Setting and Achieving Goals

Goals

By Wendy Lynch, Courier & Press, Feb. 9, 2016 –

About a month ago, many New Year’s resolutions were set. Determined to have a fresh start, many of us set goals to exercise more, eat healthier or work on relationships. Some of us may already be disappointed in our progress one month into 2016, however, because we set unrealistic goals.

Setting achievable goals allows us to change behaviors and challenges us to make progress. Goals provide us with direction and focus. When we have control we can make changes. However, there are several things that need to happen before change can occur.

First, having a commitment to goals is important, because it allows us to be involved in the change process. Being committed and practicing the right skills will help us stay dedicated. When we challenge ourselves we are moving forward, so having determination and enthusiasm will help.

Second, we all need motivation. Do not let your motivation dissolve; follow through! Motivation is essential to change a behavior or an environment. It keeps us on track. Having a support person is also very important. We all need someone in our lives to give encouragement and provide support. It is especially important when we are making a change, because change will always need to be supported — even after our goal has been achieved. Find someone who will be supportive and hold you accountable for your actions.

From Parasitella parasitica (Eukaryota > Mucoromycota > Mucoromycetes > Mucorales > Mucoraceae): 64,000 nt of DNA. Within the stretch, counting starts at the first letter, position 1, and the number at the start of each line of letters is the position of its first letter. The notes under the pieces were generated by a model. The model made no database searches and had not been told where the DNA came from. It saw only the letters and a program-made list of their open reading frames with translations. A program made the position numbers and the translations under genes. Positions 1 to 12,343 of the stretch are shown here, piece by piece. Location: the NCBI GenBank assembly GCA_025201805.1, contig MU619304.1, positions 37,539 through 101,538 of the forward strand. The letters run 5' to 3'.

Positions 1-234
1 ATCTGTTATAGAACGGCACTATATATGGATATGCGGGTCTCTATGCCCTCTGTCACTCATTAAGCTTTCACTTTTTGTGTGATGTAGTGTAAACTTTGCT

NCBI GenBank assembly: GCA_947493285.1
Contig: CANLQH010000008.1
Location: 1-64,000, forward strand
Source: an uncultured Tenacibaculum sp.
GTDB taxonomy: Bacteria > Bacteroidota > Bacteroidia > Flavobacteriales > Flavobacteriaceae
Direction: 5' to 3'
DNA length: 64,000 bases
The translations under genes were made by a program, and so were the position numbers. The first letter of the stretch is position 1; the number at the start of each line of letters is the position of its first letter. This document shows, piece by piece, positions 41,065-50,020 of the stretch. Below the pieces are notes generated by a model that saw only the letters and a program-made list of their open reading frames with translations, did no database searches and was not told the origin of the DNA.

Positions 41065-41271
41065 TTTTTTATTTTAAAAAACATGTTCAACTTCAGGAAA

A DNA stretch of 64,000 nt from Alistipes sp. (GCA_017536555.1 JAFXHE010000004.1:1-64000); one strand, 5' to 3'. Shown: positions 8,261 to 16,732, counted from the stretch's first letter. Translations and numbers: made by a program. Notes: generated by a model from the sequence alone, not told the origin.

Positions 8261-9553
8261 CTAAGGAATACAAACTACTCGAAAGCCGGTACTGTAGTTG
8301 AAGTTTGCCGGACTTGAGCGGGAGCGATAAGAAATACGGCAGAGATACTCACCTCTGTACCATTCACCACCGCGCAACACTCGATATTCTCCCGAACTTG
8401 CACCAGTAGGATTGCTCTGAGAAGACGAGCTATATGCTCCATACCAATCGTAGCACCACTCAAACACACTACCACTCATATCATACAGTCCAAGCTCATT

The next step is to organize and prioritize your goals. Begin with the end in mind. For example, you could write, “I know my goal will be achieved when I have read eight books for the entire year.” Writing down your goal will provide a sense of accomplishment when you succeed.

In his book, “The Essentials of Family Therapy,” Michael Nichols states that useful goals are specific and include positive actions. One way to organize goals is to break them down into manageable steps. If, for example, your goal is to read more books this year, you might think about writing down a plan to read six chapters this week and 12 chapters next week. Writing down these smaller goals provides a clear picture of what you want to achieve and how you’re going to get there.

It is also important to list some obstacles that might get in the way. When you list your obstacles you are preparing yourself, which will help prevent you from being derailed. This step will take some self-reflection and honesty, but it will help when problematic situations arise. Setbacks are going to happen, so when setting goals think of some scenarios or situations that might make reaching your goal difficult.

Celebrate your successes as you achieve small goals, and give yourself credit every step of the way. And then keep going. Set more goals after you succeed.

Lastly, whatever your goals are, know that making a change can be difficult. Try to think of the result and how your life will benefit from your commitment.